The fleet industry is better placed to handle the challenges of a national lockdown as a result of new skills learnt at the start of the pandemic, according to the Association of Fleet Professionals (AFP).
Chair Paul Hollick (pictured) explained that while there was widespread fatigue surrounding the current situation, industry professionals now knew exactly how to handle its demands.
“Fleet managers are now experienced in this area and almost have a ‘lockdown mode’ into which they shift, where they move to meet a different set of priorities and needs from when looser restrictions are in place.
“The situation is completely different from last Spring, when we were faced with a long list of unknowns and had to improvise our way through an unprecedented situation. This week, we once again are finding ourselves in an emergency but it’s now a familiar one, and fleets know what needs to be done,” he said.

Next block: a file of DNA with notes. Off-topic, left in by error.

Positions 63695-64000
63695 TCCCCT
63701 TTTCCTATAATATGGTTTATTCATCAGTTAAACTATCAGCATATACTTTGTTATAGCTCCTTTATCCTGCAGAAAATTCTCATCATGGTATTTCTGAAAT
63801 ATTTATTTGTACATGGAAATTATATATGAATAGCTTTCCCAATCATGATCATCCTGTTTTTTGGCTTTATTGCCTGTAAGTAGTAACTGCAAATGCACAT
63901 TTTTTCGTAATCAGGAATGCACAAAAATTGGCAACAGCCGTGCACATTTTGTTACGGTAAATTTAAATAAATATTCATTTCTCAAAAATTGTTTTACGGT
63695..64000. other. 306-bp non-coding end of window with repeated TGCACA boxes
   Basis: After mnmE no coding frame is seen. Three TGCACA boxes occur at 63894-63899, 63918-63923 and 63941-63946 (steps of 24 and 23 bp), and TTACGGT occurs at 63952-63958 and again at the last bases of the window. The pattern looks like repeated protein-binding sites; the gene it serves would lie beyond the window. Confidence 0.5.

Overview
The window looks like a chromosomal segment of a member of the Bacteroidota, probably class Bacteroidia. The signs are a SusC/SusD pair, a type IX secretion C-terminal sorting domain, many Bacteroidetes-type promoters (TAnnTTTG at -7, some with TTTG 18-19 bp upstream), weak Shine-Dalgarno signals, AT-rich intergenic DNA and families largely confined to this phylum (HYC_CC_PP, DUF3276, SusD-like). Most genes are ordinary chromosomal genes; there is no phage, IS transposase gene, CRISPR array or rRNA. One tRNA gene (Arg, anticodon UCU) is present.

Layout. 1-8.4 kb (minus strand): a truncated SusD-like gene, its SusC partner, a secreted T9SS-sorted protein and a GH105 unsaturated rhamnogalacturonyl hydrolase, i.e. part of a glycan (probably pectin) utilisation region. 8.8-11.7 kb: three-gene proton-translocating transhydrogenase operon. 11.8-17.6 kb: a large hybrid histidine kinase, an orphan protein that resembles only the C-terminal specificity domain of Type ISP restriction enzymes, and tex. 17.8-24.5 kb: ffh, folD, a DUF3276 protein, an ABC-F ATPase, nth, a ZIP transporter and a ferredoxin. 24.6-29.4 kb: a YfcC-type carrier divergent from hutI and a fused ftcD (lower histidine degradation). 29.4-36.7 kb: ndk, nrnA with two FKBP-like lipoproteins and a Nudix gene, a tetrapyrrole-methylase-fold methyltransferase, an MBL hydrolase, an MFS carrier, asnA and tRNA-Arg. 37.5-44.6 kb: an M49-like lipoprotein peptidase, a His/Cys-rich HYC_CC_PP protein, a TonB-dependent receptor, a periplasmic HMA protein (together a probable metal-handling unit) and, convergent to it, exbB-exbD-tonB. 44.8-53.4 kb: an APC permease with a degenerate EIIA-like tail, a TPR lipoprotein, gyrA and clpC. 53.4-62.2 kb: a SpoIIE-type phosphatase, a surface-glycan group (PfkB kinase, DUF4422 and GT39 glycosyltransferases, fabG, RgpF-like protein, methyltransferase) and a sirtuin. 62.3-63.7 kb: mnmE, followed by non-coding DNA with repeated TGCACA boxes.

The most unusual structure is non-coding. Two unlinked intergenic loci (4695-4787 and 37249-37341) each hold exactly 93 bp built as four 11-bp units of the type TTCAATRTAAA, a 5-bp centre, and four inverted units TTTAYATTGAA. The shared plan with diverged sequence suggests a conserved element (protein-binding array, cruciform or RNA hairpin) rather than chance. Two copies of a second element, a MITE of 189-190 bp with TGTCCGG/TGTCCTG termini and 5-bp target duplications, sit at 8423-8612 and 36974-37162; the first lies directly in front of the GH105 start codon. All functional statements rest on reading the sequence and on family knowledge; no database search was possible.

Hollick highlighted the most important management responsibilities fall on fleets involved with the running of essential services, such as the NHS and, this time around, those involved in the distribution of the mass vaccination programme.
Other businesses, such as online shopping delivery firms, also face increased demand over the coming weeks.
Fleet managers must also look at the ongoing effects of laying up company cars for a further period and consider the implications for everything from maintenance and safety to taxation and vehicle storage.
The seven week lockdown could create some space for businesses running cars and vans to take a wider look at their future vehicle and transport needs.
Hollick said: “We’d very much encourage fleet professionals to make positive use of this time, which is something that many have done during the previous lockdowns. It would be useful for them to consider issues such as the future shape of their fleet or the fact that, if the vaccination programme is effective quickly, we could be looking at a fairly rapid remobilisation of relatively normal operations.
“Also, we’d urge them to take a perhaps use this time to increase their skills. We saw an uptick in demand for the AFP’s training courses during the previous two lockdowns, and new proficiencies will undoubtedly help fleet managers to prepare for the new normal, whatever that eventually looks like.”